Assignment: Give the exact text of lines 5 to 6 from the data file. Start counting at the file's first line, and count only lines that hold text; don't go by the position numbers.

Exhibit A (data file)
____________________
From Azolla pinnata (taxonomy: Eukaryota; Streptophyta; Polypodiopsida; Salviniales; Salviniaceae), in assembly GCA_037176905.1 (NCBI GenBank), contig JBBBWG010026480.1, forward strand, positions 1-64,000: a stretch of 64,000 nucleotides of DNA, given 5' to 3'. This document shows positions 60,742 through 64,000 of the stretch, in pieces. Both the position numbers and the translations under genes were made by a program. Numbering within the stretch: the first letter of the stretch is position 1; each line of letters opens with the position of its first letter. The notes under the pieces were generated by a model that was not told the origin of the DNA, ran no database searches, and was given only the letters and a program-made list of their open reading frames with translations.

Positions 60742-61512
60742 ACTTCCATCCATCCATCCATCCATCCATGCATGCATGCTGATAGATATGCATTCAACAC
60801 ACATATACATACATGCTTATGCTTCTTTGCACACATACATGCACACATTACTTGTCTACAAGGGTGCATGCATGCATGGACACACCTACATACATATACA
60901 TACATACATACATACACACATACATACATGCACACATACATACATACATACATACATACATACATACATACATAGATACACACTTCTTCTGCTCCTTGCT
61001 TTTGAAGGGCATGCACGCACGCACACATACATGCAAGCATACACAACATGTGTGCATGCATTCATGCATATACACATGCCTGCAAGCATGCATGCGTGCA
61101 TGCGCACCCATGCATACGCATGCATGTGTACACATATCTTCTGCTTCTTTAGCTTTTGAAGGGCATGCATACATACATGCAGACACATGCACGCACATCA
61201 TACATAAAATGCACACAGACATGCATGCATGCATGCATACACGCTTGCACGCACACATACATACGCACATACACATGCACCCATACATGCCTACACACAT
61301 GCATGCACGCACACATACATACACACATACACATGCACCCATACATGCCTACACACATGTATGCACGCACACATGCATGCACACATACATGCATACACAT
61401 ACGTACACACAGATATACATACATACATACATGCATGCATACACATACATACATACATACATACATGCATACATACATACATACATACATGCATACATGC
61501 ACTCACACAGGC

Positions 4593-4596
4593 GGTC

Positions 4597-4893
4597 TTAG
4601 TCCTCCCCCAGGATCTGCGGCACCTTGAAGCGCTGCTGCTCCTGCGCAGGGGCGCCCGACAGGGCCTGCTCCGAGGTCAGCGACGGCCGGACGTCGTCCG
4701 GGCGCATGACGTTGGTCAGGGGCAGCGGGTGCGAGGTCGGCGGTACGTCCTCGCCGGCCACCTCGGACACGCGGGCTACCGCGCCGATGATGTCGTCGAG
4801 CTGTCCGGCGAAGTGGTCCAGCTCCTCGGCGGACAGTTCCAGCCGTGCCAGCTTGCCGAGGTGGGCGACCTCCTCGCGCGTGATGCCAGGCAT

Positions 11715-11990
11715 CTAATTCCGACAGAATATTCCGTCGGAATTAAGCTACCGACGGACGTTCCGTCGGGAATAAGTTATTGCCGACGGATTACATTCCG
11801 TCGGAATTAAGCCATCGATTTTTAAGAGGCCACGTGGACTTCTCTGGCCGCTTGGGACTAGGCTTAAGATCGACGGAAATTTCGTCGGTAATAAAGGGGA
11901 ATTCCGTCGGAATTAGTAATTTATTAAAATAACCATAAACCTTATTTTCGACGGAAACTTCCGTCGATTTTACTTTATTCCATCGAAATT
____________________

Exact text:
60901 TACATACATACATACACACATACATACATGCACACATACATACATACATACATACATACATACATACATACATAGATACACACTTCTTCTGCTCCTTGCT
61001 TTTGAAGGGCATGCACGCACGCACACATACATGCAAGCATACACAACATGTGTGCATGCATTCATGCATATACACATGCCTGCAAGCATGCATGCGTGCA